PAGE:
MONROVIA, Montserrado – President George Weah has extended the state of emergency by an additional 30 days, as the number of COVID-19 cases continues to escalate. The extension comes even though the president had earlier announced that no extension would occur.
The Executive Mansion said the president made the decision on Monday in consultation with the legislature to afford the government the opportunity to re-examine its COVID-19 response strategy.
After the declaration of a national health emergency by Health Minister Wilhelmina Jallah, Weah also announced a 30-day state of emergency on March 8, along with additional measures to stop the spread of the COVID-19 pandemic in the country. The order was amended by the legislature to last for 60 days.
As the first state of emergency neared an end, the president announced that it was not necessary to renew it and that the government was easing restrictions on measures meant to control the spread of the pandemic, including opening the Roberts International Airport to commercial flights on June 21. That date was later revised to June 28.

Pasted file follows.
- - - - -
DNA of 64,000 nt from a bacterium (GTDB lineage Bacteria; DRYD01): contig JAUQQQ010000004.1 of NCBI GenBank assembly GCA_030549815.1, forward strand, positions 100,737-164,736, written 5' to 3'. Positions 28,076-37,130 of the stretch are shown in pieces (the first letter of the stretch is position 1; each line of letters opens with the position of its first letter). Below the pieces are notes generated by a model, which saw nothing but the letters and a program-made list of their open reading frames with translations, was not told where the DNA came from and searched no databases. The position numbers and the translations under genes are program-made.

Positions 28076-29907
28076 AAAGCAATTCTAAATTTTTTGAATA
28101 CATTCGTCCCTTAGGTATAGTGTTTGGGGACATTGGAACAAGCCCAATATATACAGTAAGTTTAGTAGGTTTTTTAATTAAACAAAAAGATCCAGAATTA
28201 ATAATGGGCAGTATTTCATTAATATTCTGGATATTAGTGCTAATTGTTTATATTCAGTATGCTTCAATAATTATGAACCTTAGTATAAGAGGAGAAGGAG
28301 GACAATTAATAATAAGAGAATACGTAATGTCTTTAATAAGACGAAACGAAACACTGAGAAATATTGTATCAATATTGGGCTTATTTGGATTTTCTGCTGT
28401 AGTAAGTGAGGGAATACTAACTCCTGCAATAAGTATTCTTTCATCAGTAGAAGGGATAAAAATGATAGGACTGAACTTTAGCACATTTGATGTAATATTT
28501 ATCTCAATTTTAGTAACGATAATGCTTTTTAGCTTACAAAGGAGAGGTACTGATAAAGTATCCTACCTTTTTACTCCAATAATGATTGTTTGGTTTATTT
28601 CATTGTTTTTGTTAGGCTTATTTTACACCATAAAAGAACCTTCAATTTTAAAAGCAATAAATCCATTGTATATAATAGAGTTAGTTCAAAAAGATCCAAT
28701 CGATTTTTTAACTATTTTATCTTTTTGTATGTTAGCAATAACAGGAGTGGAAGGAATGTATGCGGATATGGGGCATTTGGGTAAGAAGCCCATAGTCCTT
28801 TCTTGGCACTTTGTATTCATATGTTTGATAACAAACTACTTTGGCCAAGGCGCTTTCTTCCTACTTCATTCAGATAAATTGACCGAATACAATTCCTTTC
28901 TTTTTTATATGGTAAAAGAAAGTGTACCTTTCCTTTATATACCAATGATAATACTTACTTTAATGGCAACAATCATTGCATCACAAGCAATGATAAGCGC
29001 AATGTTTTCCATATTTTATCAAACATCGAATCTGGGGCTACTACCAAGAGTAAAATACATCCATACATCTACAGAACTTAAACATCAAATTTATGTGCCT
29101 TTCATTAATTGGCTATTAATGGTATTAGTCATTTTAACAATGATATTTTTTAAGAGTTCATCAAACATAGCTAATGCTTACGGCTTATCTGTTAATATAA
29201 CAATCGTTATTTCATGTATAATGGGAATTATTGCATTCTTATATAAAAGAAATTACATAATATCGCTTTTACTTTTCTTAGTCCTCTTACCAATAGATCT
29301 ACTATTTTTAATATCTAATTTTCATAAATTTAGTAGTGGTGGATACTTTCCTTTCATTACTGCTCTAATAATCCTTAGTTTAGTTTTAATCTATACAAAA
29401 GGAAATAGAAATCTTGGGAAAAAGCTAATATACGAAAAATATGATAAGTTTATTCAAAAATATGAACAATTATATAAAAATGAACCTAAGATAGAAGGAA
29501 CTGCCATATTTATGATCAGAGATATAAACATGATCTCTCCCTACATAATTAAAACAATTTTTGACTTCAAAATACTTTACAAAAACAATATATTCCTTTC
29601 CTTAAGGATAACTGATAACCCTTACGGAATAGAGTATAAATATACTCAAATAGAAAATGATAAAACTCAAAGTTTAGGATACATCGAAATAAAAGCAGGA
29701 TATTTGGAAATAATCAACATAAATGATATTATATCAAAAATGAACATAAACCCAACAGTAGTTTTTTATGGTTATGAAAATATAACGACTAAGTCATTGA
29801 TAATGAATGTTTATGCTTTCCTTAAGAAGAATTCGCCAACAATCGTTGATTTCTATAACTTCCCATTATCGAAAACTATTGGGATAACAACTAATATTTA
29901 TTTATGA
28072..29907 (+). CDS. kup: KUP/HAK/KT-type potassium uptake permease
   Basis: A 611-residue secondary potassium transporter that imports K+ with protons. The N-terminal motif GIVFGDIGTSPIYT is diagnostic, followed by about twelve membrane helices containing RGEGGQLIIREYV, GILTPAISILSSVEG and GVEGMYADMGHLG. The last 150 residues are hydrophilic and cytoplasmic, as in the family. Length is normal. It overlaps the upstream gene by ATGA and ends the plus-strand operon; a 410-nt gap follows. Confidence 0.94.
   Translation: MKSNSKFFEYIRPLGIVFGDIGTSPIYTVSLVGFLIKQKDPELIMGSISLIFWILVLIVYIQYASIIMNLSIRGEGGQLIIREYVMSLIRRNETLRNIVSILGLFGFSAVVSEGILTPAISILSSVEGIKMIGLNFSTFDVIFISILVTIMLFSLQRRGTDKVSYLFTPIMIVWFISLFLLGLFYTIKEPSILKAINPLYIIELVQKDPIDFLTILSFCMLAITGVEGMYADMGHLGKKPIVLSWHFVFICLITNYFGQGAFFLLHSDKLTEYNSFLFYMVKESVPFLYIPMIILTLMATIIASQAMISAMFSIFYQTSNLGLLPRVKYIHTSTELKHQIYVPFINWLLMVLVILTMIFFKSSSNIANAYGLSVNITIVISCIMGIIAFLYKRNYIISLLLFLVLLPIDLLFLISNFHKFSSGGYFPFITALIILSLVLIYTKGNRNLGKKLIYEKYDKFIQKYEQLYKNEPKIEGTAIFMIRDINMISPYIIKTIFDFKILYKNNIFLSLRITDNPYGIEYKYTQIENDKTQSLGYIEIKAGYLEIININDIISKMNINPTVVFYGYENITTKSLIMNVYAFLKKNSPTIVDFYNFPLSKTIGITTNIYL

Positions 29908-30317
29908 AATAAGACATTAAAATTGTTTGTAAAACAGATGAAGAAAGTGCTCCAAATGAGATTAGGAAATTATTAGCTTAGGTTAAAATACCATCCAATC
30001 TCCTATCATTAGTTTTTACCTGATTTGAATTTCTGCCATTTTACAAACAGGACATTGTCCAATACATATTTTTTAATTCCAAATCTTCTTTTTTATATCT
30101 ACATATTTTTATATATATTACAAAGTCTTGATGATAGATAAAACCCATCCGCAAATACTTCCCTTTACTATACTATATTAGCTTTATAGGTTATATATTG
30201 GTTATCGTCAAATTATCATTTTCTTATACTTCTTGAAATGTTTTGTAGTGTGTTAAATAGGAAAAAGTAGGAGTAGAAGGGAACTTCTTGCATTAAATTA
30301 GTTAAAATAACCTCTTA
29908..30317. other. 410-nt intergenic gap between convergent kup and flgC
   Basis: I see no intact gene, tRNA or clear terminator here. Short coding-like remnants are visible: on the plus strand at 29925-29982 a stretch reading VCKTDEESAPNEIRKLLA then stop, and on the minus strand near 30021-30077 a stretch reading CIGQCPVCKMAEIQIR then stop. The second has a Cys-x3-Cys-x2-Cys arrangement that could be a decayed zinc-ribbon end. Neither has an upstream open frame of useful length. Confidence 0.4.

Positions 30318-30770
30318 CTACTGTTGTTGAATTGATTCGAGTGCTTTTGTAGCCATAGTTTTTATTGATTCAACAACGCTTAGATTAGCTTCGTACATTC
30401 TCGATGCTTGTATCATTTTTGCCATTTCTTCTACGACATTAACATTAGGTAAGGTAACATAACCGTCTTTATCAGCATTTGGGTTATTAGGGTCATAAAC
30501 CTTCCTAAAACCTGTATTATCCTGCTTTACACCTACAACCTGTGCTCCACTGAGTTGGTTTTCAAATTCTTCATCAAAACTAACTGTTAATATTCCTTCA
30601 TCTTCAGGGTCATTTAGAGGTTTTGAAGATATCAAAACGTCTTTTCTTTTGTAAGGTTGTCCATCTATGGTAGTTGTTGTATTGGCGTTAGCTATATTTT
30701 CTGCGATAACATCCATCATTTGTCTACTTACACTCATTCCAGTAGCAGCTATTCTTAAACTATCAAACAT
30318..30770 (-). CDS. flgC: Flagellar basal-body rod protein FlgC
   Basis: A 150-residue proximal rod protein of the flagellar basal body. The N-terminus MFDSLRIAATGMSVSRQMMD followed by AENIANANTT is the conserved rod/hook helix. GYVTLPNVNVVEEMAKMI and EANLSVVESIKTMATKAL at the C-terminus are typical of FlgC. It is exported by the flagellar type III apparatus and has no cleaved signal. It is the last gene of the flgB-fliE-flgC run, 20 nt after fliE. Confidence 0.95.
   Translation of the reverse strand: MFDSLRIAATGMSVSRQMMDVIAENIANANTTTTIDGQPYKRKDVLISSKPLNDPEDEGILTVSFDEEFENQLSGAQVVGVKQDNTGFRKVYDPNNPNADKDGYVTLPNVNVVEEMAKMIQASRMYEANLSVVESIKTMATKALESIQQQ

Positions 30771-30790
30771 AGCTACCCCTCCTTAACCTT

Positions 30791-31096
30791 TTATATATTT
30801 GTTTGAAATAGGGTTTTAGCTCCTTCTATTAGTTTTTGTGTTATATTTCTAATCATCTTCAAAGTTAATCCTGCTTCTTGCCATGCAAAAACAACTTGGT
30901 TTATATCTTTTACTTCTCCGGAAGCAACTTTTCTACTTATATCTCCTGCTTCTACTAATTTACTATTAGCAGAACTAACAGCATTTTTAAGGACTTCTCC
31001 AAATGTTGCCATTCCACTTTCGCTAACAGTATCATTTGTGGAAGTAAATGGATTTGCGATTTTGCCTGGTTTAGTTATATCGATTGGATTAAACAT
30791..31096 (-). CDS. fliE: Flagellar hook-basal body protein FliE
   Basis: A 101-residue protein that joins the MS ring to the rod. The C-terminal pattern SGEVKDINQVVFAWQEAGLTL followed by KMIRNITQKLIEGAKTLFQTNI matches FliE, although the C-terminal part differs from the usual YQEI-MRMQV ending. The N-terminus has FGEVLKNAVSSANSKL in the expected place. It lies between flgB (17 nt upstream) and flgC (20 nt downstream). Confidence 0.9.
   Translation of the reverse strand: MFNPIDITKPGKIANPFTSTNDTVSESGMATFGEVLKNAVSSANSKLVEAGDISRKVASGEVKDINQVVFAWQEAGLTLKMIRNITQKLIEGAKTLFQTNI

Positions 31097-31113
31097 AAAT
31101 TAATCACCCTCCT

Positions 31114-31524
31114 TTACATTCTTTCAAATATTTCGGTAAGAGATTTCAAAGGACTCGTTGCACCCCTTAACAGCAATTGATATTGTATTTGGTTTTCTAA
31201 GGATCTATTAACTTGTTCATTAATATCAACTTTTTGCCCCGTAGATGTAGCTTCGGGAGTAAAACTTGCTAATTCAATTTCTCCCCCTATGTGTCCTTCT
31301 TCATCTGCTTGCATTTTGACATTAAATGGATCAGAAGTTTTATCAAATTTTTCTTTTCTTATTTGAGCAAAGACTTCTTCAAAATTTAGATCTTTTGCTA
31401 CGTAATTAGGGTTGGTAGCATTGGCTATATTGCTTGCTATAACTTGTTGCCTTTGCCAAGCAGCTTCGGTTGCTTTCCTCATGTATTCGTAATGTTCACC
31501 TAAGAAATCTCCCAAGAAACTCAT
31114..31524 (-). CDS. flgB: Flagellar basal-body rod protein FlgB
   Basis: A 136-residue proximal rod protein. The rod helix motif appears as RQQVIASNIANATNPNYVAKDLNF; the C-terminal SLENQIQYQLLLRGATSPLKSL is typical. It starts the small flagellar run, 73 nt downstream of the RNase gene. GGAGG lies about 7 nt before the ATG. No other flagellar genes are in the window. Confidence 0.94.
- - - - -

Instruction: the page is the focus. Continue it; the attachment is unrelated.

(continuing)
By June 20, however, the country had recorded 626 confirmed cases, including 34 deaths, and 254 total recoveries, according to the National Public Health Institute of Liberia. The last four days had recorded at least 20 cases a day.
In the proclamation to extend the state of emergency, the Executive Mansion said the measures would take effect immediately.
“Today’s extension not only reactivates the Liberian government’s tough response strategy but also offers the opportunity to examine the measures again,” the Executive Mansion said.
The president has seven days to present the conditions necessitating the state of emergency to the legislature, which must determine within 72 hours afterward whether to approve the measures.
Featured photo courtesy of Executive Mansion